Siren 2 improves the game play of its predecessor and stays faithful to its atmosphere and art style.

User Rating: 8.5 | Siren 2 PS2
Just as any sequel, Siren 2 is better defined in comparison to its predecessor. While it's definitely an improvement in game play, most of its core elements remained the same. More of the same its not always bad and in Siren's case its actually very good. The first game offered a lot of new ideas that highlighted it from other survival horror games and Siren 2 brings the same ingredients to the table.

The game follows the dark events on Yamijima Island, which led to the unexplained disappearance of all its inhabitants. The plot is told through the eyes of 10 different characters, whose story intertwine.

Siren 2 is played in chapters, putting you the control of one of the characters, in a given time, with objectives that range from escorting AI controlled partners through zombie infested buildings to literally driving over zombies in a yard. The chapters do not follow chronological order so at one time you might be playing at 11 pm with a given character and find an item that was left behind by another character at 10am of the very same day, in a chapter that is yet to be played.

Aside from the main objectives, there are side missions that have to be accomplished for the story to progress. For example, if one of your strong characters does not break through a door in the mine, you won't be able to play the mission where a child has to flee the mine through that very same door. Side missions are hidden at first but once you complete a chapter, the game kindly tells you what to do to unlock another chapter. What made the first Siren so hard was the fact that side missions were never explained. Basically, one had to play the same chapter over and over trying to interact with all the objects in the scenario, hoping to unlock a hidden mission.

The chapters might seem confusing at first as it's not explained why you're in control of a 12-year-old Japanese girl aboard a ferry full of zombies at one chapter and on the next one you're trying to stealth your way out of an angry fisherman village with a blind man but Siren 2 does an excellent job of putting the pieces together. As you progress in the game, each of the characters connection to each other and to the main plot is explained. The story also benefits from the archieves, a section with the notes, diaries and items that are relevant to the story. After playing one or two chapters, one would benefit to stop and read the scrolls, notes and examine the items found.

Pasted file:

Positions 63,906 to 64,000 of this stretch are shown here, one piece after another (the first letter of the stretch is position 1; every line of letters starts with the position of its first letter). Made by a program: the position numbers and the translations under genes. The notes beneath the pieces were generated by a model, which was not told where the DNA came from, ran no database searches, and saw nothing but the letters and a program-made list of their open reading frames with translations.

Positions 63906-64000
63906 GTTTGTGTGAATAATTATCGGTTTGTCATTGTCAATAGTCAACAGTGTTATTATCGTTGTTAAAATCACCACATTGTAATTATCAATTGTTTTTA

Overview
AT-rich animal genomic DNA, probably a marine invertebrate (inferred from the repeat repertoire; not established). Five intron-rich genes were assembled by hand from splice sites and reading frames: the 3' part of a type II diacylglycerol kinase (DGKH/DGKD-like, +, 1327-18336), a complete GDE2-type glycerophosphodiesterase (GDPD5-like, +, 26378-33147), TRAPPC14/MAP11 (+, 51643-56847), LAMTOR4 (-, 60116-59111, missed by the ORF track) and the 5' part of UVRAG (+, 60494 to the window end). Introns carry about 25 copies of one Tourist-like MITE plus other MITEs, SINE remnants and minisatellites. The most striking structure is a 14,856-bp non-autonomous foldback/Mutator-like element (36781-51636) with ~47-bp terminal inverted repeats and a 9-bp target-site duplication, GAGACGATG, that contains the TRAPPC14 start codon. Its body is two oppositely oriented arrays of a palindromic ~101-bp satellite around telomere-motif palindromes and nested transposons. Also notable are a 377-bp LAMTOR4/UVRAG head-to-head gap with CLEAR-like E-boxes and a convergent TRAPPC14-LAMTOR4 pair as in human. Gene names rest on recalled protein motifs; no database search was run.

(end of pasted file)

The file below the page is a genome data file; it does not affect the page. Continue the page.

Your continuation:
Just as the first game, Siren 2 will require one to play the same chapter at least twice to complete the 2 main objectives, side missions might require one or even two replays. The chapters haven't been created to last more than 30 minutes but if you can't take repetition, it's definitely not the game for you.

Is also worthy of notice that Siren 2 is heavy on stealth. As only a few of your characters are actually able to take down a lot of shibito (zombies) before dying, the best strategy is usually to avoid combat. That doesn't mean the game does not offer you the opportunity to put zombies down - with firearms or melee weapons - but as the zombies endlessly re-spawn and ammo is limited, it's usually best to gun and run or to avoid combat, that's specially true when the main character is a woman (can't handle automatic weapons) or a child (can't equip any weapon!). To avoid making the player cry in frustration, for a reason tied to the plot, all the characters are able to sightjack and see the world through the eyes of any other character, including dead ones. That allows one to understand patrol patterns and avoid combat if needed.

Siren 2 has very nice graphics, that follow the same art style of the first game. It also offers plenty of in game movies, that serve mostly as the prologue or epilogue of most chapters, and use the same art style that the game.

It's definitely a game for those why enjoy exploring the setting, reading notes and putting together the pieces of a story told in chapters. If you're too attached to your shotgun and if trial and error make you yawn, it's better to stay away from Siren 2.

In my opinion it's a great survival horror game. It would've benefited from better acting and maybe a game play that did not require that much backtracking but its original approach to sightjacking and multi-character structure make the whole experience worth of its price tag. How many games allow one to play a scared six year old kid that can barely run and a ground defense soldier armed with an automatic rifle?